"It hasn't really sunk in yet, I am absolutely thrilled. My goal was to try and achieve the GB team qualifying distance for the World 24-hour champs next year 210 km (131 miles), but just didn't expect I could run over 140 miles."

Noanie Heffron, who was actually nursing a minor calf issue throughout, said:

"I ran the Glenmore trail 24-hour last year, at Aviemore, and really enjoyed that. (She covered 203 km). I wanted to see what I could do on an accurately certified course, and am thrilled to reach the GB Team Standard. Whether it will get me in the team, I don't know, there are several other girls with the standard too."

For our three exceptional ladies, who have all achieved something beyond their original expectations, it will be a day or two before the true reality of what they have done, sinks in.

Ross and Wykes' distances are indeed exceptional. As well as putting Ross as #1 in the Scottish all time rankings, it puts her 5th all time on the GB 24-hour lists, and Wykes into 6th place. In perspective, only 4 of GB's outstanding ultra runners of recent years - Emily Gelder, Hilary Walker, Eleanor Robinson and Lizzy Hawker - have run further in 24 hours. Good company to be in indeed. Heffron too, is now in the GB all time top 20.

What is also exceptional too, is these three ladies, are all so very down to earth: absolutely set on bringing the best out of themselves and each other, but always just totally enjoying their running.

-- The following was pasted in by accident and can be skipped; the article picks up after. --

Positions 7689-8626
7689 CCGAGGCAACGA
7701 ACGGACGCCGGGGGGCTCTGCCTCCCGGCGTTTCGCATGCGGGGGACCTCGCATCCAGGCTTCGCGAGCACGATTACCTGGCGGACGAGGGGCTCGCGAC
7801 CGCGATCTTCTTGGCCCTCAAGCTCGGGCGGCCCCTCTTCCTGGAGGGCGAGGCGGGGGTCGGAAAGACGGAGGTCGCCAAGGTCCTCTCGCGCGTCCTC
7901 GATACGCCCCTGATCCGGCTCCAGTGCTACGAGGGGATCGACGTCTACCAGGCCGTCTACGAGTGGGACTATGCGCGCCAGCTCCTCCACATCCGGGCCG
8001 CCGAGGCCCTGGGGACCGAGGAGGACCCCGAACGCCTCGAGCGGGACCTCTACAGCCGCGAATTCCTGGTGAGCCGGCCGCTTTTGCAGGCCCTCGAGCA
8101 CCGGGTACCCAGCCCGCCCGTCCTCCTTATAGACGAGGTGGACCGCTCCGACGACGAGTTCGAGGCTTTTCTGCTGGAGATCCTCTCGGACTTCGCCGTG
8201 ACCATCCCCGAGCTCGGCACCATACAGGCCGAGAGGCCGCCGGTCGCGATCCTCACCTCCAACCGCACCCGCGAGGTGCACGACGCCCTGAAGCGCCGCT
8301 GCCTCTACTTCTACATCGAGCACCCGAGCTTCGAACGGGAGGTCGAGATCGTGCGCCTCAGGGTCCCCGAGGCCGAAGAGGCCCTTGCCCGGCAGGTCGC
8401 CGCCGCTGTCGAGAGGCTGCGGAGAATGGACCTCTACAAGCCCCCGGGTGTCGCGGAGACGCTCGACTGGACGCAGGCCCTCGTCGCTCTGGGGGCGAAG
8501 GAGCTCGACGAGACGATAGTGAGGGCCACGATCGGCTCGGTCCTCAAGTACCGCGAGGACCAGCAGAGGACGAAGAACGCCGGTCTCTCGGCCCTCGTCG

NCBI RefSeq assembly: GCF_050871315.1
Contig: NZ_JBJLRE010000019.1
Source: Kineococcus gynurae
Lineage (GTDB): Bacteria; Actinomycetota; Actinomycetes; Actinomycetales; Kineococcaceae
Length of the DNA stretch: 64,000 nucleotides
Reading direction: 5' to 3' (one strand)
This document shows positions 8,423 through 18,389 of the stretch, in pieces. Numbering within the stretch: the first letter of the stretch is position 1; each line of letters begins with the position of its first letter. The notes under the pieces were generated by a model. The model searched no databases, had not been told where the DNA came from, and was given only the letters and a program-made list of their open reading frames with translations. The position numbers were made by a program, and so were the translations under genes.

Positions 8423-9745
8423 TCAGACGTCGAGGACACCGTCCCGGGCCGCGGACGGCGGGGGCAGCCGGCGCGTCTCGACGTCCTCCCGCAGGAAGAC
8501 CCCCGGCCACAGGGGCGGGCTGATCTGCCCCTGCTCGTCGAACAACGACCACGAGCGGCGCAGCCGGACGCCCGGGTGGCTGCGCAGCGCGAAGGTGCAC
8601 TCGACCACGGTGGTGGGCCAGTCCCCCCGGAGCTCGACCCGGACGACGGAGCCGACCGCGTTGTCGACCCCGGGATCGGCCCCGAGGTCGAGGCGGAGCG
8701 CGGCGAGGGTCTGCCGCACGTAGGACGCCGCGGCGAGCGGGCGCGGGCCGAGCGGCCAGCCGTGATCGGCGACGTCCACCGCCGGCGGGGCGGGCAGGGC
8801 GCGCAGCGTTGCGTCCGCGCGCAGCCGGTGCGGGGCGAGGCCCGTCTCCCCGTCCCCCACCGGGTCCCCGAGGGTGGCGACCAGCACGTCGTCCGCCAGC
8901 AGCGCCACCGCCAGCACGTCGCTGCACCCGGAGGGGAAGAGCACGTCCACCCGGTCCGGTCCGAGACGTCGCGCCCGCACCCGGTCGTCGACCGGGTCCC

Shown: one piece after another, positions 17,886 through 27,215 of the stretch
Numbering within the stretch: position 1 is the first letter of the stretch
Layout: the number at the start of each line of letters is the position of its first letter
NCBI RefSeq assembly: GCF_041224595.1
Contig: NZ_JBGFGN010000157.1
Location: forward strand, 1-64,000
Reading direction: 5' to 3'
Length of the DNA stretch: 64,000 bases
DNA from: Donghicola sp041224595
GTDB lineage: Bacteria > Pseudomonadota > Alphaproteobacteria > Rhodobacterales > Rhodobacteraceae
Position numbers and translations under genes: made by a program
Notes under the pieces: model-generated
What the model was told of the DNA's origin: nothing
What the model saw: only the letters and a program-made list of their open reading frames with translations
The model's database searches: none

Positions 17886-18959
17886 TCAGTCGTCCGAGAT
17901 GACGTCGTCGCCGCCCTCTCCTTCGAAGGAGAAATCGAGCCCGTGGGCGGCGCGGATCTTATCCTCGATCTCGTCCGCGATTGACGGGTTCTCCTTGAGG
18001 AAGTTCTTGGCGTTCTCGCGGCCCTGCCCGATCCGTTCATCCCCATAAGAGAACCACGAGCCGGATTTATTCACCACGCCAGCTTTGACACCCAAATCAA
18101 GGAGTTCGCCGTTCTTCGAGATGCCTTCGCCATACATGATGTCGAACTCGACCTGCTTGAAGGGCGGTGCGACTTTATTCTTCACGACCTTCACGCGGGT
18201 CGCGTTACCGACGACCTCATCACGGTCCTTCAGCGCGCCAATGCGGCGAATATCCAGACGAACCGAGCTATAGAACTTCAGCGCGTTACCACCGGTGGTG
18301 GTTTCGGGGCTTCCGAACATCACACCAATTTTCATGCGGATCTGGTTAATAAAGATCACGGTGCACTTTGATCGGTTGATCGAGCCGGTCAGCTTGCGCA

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  • JeremySeptember 25, 2014 at 3:26pm
    Hi Shankara,

    I just wanted to thank you and all the helpers for such a great race.
    Everyone kept on smiling even though the night and nothing was too much trouble.
    They were all very kind and I appreciate the help they gave me in hobbling to 88 miles.

    I'm sorry I couldn't do such a fantastic race justice by cracking 100 but, thanks to the
    tea, melon (which was fantastic), grapes and soup, I managed a pb.

    Great people, and a great event. What more could I ask for?

    Many Thanks
    Jeremy Reply
  • ShonaSeptember 25, 2014 at 3:27pm
    Hi Shankara

    Another amazing race delivered by you wonderful people. My brother came with me last year and raved so much about it that my husband and two boys came this year and supported me too which was wonderful. They could not believe the amount of effort involved and all the amazing volunteers. We all loved the atmosphere, the food, the astounding participants and above all the friendly support which kept going for 24 hours!!!!